By H. Sterling Burnett -November 11, 2020
A story in the New York Times today is misleadingly titled, “5 Things We Know About Climate Change and Hurricanes,” (Emphasis mine). In the story, the Times substitutes speculation by a few climate alarmists for facts. The real fact is there is no evidence hurricanes are becoming more frequent or severe as the Earth modestly warms.
“Scientists can’t say for sure whether global warming is causing more hurricanes, but they are confident that it’s changing the way storms behave … there’s a solid scientific consensus that hurricanes are becoming more powerful,” writes the Times.
Actually, scientists can say for sure that there is no evidence hurricane are becoming more frequent. Data from Climate Atlas, reported in Climate at a Glance: Hurricanes, demonstrate there has been no increase in global hurricane frequency during the recent period of modest warming. To the contrary, objective data show that the number of tropical storms has declined modestly during the past 50 years. (See the figure below).
The United Nations Intergovernmental Panel on Climate Change agree with this assessment, stating in its 2018 interim report that there is “only low confidence for the attribution of any detectable changes in tropical cyclone activity to anthropogenic influences.”
The 2020 hurricane season has very active which the Times acknowledges claims is due to warm Atlantic ocean surface temperatures. However, if that is the case, why have recent years seen fewer hurricanes and tropical storms than was the case decades earlier?
Even in the midst of modestly warmer temperatures this year, the United States recently went more than a decade (2005 through 2017) without a major hurricane measuring Category 3 or higher making landfall, which is the longest such period in recorded history. America also recently experienced the fewest number of total hurricane strikes (Category 1 through 5) in any eight-year period (2009 through 2017) in recorded history.
“Warm ocean water is just one factor in the formation and intensification of hurricanes,” writes meteorologist Anthony Watts in Climate at a Glance: Hurricanes. “Wind shear inhibits strong storms from forming and rips apart storms that have already formed. Scientists have learned that global warming is likely to cause more wind shear in places where hurricanes form and intensify. It is misleading to discuss one factor in hurricane formation (warmer oceans) while failing to discuss an equally important factor (wind shear) that diminishes hurricane formation and intensification.”
The Times claims climate change is making it more likely for hurricanes to move more slowly. The Times also claims the regions impacted by tropical storms and hurricanes are expanding. However, these claims aren’t backed by any data cited by the Times. There is also no objective data showing climate change is “enlarging the zones where hurricanes can form,” as the Times asserts. Indeed, the data that does exist show hurricane zones have been stable over recorded history, neither shrinking nor expanding.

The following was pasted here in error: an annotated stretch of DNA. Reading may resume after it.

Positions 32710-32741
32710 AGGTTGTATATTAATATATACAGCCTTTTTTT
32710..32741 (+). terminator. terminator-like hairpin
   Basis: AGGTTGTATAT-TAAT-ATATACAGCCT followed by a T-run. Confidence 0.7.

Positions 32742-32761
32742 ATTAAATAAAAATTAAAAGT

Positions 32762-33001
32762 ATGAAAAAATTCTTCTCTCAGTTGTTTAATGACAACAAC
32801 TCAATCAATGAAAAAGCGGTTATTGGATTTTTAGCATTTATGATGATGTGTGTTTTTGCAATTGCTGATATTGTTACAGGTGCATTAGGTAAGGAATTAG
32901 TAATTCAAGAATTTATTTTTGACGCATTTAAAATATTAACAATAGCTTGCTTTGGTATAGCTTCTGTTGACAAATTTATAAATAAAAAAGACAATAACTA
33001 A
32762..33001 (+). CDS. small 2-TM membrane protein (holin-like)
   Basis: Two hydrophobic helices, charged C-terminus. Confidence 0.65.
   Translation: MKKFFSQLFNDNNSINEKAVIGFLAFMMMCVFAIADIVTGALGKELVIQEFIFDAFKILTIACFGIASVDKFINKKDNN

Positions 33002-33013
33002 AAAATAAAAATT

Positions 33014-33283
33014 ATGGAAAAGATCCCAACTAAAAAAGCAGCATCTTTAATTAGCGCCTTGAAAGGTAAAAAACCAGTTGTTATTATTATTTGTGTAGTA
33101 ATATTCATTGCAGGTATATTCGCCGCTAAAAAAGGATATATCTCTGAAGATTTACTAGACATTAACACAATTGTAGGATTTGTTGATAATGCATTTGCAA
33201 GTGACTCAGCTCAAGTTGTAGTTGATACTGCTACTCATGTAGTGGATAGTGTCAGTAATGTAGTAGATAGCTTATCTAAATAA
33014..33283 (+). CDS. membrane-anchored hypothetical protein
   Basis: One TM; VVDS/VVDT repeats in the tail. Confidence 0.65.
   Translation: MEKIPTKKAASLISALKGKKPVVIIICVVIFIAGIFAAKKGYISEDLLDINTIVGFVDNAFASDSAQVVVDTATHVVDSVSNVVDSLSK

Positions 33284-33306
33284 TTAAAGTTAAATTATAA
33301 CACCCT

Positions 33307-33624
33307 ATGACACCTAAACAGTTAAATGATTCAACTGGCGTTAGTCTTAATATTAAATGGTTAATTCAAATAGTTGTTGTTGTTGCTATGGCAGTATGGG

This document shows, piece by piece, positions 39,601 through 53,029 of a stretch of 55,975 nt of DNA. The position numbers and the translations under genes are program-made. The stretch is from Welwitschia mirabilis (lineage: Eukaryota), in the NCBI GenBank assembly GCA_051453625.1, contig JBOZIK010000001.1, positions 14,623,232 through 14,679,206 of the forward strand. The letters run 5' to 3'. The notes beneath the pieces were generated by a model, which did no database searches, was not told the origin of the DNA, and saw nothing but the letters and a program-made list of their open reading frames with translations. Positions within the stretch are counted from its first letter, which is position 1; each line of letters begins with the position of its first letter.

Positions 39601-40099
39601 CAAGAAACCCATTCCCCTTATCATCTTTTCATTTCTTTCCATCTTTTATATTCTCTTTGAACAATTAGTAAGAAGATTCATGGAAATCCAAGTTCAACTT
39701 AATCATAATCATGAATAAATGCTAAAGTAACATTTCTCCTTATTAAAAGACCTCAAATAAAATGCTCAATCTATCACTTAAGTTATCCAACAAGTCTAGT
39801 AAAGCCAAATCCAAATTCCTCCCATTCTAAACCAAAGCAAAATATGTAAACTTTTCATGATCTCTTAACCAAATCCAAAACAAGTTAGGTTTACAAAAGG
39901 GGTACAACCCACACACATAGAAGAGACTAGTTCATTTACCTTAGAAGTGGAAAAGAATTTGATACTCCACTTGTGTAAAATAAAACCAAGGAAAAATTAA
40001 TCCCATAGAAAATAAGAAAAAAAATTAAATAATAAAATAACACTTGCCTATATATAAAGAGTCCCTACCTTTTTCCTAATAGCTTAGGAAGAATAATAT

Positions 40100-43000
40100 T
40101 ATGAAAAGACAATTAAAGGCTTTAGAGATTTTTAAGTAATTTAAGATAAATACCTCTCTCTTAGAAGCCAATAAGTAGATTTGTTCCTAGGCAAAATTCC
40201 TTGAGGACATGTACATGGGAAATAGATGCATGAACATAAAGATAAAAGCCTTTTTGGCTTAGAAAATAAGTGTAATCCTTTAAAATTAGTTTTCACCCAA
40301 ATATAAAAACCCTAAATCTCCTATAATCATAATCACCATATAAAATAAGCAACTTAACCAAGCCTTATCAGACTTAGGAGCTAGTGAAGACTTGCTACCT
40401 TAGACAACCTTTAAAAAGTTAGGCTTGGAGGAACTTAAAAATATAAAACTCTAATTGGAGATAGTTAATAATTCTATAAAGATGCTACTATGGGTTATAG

Instead, the paper quotes one or two scientists who have made such claims about expanding hurricane zones as if they represented a scientific consensus on the matters. They don’t! Moreover, if the same number of hurricanes and tropical storms are forming, and those storms are being stretched out over a greater area, then currently hurricane-prone therefore experience even fewer storms each year as the storms get more spread out.
Concerning the claim that climate change will cause hurricanes to move more slowly, the Times writes, “[r]esearchers do not yet know why storms are moving more slowly, but they are. Some say a slowdown in global atmospheric circulation, or global winds, could be partly to blame.” The Times can’t write, “we do not yet know why storms are moving more slowly,” and then assert, “we know” climate change is causing hurricanes to move more slowly. There is no evidence human-caused climate change is causing a slowdown in global wind speeds or circulation patterns. There is simply a paucity of data. As such, the Times is unjustified in asserting climate change has or will slow the pace at which hurricanes move.
Readers of the New York Times would have been better served had the paper consulted actual hurricane data, rather than quoting a few alarmist scientists, concerning what we “know” about the links between climate change and hurricane behavior. The data are, in fact, quite unalarming.
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